It has been an interesting month with the Nikon Z fc mirrorless camera. Usually after the first week of shooting, I'd have a definitive "thumbs up" or "thumbs down" decision about the camera. But that's not the case with this Nikon. I'm still undecided.
One of the issues is, "How would I use it?" The Nikon Z fc isn't feature-rich or rugged enough to replace one of my cameras for professional work. It's a tad too big for my bang-around shooter (certainly won't displace the Fujifilm X100V). And the Z DX lens catalog can't challenge the optics available for my Micro Four Thirds cameras. So in my case, it's a man without a country.
That doesn't mean that's the case for you. If you're moving from a smartphone-based workflow to an interchangeable lens camera, this Nikon could be wonderful. If you want something fun, beautiful, and capable for travel and family, again, this could be the ticket, especially if you don't already have a camera filling that role.
When I was trying to figure out my indecisiveness with the Z fc, I decided to make a pros and cons list. This might be useful for you as well if you're considering this handsome devil.
The 5 Things I Like about the Nikon Z fc
- Easy on the Eyes - Nikon did a bang-up job designing the Z fc. Its homage to the golden age of 35mm SLRs is very appealing. If I didn't already own film Nikons, I might buy this camera just for the looks.
- Impressive Image Quality - Even with the kit DX 16-50mm zoom, my Jpegs and RAWs looked terrific. Wonderful color saturation, great detail, and an all-around pleasing vibe to the photos.
- A Gorgeous Electronic Viewfinder - The specs are competitive: 2,360,000 dot resolution, 100 percent viewing, -3 to +3 diopter, and 20mm viewfinder eye point. But what I really like about this EVF is how the world looks through it. Everything seems more beautiful. And the readouts along the top and bottom edges are clean and legible. Well done.
- Excellent Kit Lens - The Nikkor 16-50mm f/3.5-6.3 is compact, capable, and looks great on the camera. The optical stabilization works well, it accepts affordable 46mm filters, and it collapses to a relatively compact size. Plus the pictures it produces are excellent. And as a bonus, it has a very useful 7.9" minimum focusing distance that allows for tight framing of subjects.
- Realtime Exposure Compensation - Yes, there is an EC dial on top that looks cool, but isn't so convenient to use. The dial does, however, have a "C" setting that allows exposure compensation to be adjusted with the knurled rotation wheel that's located right below the shutter button. Now that's what I call good design.
So this all sounds pretty good, doesn't it? What's holding me back from charging $1,096 to my Payboo card for the camera and lens?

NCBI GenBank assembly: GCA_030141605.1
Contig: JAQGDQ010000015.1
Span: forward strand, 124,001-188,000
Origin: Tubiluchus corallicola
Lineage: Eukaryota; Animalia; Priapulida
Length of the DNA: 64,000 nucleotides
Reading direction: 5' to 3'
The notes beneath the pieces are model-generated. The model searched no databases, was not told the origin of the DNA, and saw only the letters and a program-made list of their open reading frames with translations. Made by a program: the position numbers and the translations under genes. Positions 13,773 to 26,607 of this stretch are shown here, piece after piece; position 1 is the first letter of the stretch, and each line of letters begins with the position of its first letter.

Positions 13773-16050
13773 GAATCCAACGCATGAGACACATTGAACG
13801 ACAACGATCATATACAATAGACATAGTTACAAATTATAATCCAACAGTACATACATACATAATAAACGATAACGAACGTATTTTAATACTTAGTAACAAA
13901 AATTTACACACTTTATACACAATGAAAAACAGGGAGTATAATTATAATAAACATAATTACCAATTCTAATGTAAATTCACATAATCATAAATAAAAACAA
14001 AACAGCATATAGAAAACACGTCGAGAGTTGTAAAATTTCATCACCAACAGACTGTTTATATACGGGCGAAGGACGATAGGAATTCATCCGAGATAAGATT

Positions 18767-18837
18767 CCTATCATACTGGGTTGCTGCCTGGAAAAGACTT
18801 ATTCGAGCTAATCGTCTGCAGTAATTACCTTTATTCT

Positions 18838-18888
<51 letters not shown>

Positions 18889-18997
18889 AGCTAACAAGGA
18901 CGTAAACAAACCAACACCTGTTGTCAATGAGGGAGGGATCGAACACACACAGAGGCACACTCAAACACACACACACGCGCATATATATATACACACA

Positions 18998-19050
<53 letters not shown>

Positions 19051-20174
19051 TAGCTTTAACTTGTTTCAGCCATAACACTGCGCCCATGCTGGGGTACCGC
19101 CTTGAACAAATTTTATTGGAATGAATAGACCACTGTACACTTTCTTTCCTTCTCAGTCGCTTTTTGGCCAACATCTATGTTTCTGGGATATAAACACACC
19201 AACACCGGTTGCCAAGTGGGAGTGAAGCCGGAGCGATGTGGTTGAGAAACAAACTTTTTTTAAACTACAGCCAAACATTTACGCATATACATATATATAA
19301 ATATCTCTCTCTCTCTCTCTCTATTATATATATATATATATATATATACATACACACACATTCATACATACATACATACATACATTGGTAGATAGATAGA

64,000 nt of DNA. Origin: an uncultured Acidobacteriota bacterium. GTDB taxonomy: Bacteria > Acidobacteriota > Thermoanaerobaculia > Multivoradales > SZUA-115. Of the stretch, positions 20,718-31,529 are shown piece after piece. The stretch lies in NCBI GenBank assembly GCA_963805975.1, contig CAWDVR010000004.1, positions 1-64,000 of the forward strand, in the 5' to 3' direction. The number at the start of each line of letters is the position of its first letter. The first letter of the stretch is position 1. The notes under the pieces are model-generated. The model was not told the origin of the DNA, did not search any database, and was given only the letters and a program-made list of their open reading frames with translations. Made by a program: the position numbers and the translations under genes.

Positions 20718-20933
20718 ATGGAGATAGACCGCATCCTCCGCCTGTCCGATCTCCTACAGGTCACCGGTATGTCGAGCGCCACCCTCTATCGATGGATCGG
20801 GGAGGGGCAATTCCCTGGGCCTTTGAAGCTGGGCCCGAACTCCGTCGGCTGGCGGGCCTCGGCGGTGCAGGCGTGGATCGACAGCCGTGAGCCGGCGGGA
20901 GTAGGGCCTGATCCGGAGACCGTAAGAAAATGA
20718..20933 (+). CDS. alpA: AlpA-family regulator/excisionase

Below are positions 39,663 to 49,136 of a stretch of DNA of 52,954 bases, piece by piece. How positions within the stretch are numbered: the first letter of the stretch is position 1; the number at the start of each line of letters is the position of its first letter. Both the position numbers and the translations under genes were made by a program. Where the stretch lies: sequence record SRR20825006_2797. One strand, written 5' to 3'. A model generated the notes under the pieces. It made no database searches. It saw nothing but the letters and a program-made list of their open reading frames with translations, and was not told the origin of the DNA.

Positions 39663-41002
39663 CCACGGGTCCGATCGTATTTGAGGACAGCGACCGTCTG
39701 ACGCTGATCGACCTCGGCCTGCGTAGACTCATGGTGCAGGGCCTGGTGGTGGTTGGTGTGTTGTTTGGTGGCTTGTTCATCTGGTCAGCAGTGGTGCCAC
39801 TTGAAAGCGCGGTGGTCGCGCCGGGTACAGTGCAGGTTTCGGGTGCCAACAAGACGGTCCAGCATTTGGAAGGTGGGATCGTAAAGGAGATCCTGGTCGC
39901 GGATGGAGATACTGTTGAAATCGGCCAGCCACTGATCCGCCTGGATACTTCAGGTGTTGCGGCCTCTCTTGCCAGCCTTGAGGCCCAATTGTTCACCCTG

A few things do come to mind...
The 5 Things I'm Not Crazy About
- Unfinished Design - If you're going to make a throwback camera, go all the way. The textured grip material feels cheap and doesn't measure up to the leatherette feel that's expected. The plastic battery door most likely won't last as long as the rest of the camera. And why not give us a cool mechanical cable release socket in the shutter button? (We know it can be done, both my Olympus PEN-F and Fujifilm X100V have it.)
- No Sensor-Based Image Stabilization - Half the fun of this camera could be adapting a variety of vintage Nikon lenses to it and really capitalizing on its design and mirrorless mount. Instead, if we want IS, we have to buy Nikkor VR optics (of which there's not much choice in the Z DX mount).
- No Built-In Flash Either - So, what exactly are you doing with that hump on top of the camera? It doesn't contain image stabilization or a built-in flash? What is it for? If this is going to be a bang-around camera for travel and family, then a fill-flash would be greatly appreciated.
- It's Hard to Hold! - There is absolutely nothing to hang on to on the right side of the camera. And the texture material I discussed earlier compounds the problem. There will be an accessory grip that costs more than $100, or 3rd party options for less. But why not give us a camera we can hang on to out of the box?
- Weird, Unreadable F/Stop LCD - In theory, I like the idea of having an unobtrusive LCD on top to see what the f/stop is, but this pill-size window is difficult to read. It might work if Nikon gave us a backlight for it. But as is. No bueno.
The Bottom Line
A cool-looking camera that takes great pictures should be a winner. And for many folks, the Nikon Z fc will handsomely fulfill its duties as a high-quality alternative to smartphone photography.
But competition for $1,100 is tough, and to succeed, functionality and quality need to match the clever original concept. I could see this camera doing very well if Nikon puts the effort into refining it. But as is, it's facing stiff competition from Fujifilm and others who have alluring offerings in the same price range.
I'm going to think on it some more.
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